[thechat] Perfect soft-boiled eggs

Ian Anderson ian at zstudio.co.uk
Thu Mar 9 07:42:54 CST 2006

I think this is the way to make perfect soft-boiled eggs.

1. Buy some hens eggs - it's important to get big ones; size "Large" in 
UK terms. What measurements of eggs do folk in other countries have? If 
the eggs are too small, the cooking time will be wrong and your eggs 
will be too hard.

2. Keep your eggs in the fridge, and use them well before the 
best-before date. This stops them hatching into chickens, emus, 
dinosaurs or whatever before you need them.

3. Boil a pan of water - you can use the kettle if you are really in a 
hurry to have your eggs, as it's a little faster than the hob on most 
cookers. The water should be deep enough to cover the eggs easily plus a 
bit more. It should be bubbling gently before you put the eggs in, and 
kept on a strong heat throughout the cooking time.

4. Get your toast soldiers, tea, orange juice and egg cups ready first, 
until you're confident in getting it all done by the time the eggs are 
ready. The key to all this is getting the eggs to table as soon as they 
are ready.

5. Gently lower two eggs into the pan, one at a time, using a teaspoon. 
GENTLY swirl each egg around the pan once, trying to get it to roll over 
on the way. This helps the air to expand evenly around the egg, and 
reduces the chance of cracking. If one of the eggs cracks, dump the 
water and start again with new eggs. The cracked egg will not cook 
properly, and all the overcooked albumen will clump on the other eggs 
and ruin the experience.

6. Once the second egg is in the pan and swirled once, start your timer 
- five minutes should be perfect. One of the reasons for refining the 
technique to this extent is that my timer doesn't do seconds, so finding 
a reliable technique that worked in whole minutes was essential.

7. AS SOON AS THE FIVE MINUTES ARE UP, remove both eggs from the water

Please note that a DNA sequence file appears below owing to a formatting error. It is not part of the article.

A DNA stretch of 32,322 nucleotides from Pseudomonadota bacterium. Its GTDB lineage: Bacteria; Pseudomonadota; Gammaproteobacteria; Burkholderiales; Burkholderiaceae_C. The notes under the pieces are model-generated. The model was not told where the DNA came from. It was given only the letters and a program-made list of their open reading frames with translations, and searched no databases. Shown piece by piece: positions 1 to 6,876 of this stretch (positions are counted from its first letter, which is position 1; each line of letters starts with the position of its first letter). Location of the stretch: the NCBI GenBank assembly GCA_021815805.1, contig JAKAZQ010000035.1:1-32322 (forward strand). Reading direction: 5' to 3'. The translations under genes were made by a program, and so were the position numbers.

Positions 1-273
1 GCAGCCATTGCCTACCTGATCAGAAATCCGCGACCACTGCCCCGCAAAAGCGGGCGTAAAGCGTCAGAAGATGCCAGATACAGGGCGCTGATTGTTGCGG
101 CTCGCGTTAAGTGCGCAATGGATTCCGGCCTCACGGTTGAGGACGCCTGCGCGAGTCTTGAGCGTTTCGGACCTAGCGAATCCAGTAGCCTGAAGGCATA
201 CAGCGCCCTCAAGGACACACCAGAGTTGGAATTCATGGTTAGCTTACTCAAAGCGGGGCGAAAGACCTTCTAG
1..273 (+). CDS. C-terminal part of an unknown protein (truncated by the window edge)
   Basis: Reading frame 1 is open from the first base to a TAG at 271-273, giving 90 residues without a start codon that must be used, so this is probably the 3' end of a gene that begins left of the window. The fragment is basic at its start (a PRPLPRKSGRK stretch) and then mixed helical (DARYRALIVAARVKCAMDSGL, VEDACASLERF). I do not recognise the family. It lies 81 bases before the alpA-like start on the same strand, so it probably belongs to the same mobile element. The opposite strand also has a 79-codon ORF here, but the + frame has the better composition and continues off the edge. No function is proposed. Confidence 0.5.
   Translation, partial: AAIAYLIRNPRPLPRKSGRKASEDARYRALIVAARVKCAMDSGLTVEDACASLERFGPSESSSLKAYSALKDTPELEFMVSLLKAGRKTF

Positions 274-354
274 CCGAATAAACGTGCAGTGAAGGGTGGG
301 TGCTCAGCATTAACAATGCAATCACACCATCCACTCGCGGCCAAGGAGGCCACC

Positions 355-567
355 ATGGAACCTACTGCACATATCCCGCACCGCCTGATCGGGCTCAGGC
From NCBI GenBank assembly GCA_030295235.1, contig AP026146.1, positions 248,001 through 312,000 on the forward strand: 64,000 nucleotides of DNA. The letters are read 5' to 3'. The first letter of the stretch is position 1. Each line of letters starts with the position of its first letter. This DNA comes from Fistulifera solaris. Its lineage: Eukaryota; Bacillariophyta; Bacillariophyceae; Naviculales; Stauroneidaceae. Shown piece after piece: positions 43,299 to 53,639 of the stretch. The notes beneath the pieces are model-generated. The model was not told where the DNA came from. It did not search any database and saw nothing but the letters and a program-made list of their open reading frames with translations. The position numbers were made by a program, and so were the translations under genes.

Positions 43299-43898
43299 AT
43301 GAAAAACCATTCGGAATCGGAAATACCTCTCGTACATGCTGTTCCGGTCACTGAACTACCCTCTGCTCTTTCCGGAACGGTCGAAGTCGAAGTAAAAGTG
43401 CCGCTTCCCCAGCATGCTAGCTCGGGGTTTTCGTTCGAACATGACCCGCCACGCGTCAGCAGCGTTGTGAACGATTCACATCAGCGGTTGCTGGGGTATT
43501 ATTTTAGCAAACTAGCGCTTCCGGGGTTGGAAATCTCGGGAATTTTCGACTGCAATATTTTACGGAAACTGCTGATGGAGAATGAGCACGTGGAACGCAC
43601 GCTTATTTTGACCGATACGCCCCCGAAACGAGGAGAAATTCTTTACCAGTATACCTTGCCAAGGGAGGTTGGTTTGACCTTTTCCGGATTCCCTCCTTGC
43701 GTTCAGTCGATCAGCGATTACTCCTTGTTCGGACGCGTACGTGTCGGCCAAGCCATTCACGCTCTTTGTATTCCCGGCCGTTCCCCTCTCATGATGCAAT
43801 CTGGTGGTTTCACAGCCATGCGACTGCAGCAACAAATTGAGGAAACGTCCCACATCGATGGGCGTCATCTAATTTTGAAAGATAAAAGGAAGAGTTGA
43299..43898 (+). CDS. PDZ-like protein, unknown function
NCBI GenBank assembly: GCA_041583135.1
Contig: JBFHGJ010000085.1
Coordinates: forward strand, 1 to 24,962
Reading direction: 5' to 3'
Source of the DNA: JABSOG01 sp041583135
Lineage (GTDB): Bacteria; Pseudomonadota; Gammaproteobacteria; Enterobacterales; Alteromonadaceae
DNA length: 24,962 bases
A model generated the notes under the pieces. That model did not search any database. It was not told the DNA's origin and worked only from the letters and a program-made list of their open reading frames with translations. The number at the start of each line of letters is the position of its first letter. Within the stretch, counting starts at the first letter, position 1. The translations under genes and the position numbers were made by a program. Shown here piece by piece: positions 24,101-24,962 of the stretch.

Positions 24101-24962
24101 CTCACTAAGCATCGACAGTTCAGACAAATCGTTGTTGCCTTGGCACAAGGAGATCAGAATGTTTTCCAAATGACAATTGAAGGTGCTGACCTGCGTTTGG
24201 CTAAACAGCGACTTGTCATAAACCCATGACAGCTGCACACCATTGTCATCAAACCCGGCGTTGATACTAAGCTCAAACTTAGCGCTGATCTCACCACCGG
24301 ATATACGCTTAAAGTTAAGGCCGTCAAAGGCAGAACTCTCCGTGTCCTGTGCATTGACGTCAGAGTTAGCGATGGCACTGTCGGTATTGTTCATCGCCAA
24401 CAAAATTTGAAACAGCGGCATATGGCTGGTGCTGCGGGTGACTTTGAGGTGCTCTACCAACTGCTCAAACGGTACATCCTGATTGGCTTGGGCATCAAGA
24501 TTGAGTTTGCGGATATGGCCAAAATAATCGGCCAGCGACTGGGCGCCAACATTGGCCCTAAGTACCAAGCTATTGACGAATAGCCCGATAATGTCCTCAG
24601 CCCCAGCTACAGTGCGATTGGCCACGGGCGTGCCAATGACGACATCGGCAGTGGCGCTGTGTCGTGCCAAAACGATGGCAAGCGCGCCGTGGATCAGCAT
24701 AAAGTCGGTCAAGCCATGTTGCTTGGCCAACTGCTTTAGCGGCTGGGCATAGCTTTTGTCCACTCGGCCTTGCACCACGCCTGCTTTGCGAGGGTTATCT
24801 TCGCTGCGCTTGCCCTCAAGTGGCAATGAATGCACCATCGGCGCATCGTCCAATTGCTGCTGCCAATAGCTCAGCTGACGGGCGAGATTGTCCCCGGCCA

to the egg cups. If you like a runny yolk (and let's face it, this is 
the point of the whole exercise), you need to REMOVE THE TOPS of the two 
eggs now. Don't worry - the white will not be fully cooked, and it is 
normal for some uncooked white to run down the side of the egg when you 
lever the top off.

The very top of the white should be clear, but over the next minute or 
two the residual heat of the egg will finish the cooking to a suitable 
standard. Slightly runny white should not harm you, as long as you are 
using UK eggs with Lion markings. YMMV. It is possible to get 
pasteurised eggs, for the very old or the very young, or for people who 
are intent on minimising any risks for other reasons. These directions 
are not tested with pasteurised eggs, however. If you really don't like 
the runny white, simply spoon it out of the way and discard it. In my 
experience, it doesn't harm the enjoyment to have a little runny white 
mixed in.

8. Find a secluded spot away from any children or other loud noises, and 
enjoy your eggs. You should find that the egg yolk is runny most of the 
way to the bottom, though it is inevitable that some hardening will take 

Other techniques often rely on having eggs that are room temperature, or 
subjective things like starting timing from when the water has come back 
to the boil, and so on. None of them worked for me. Hope this works for you.

Any other favourite recipes?

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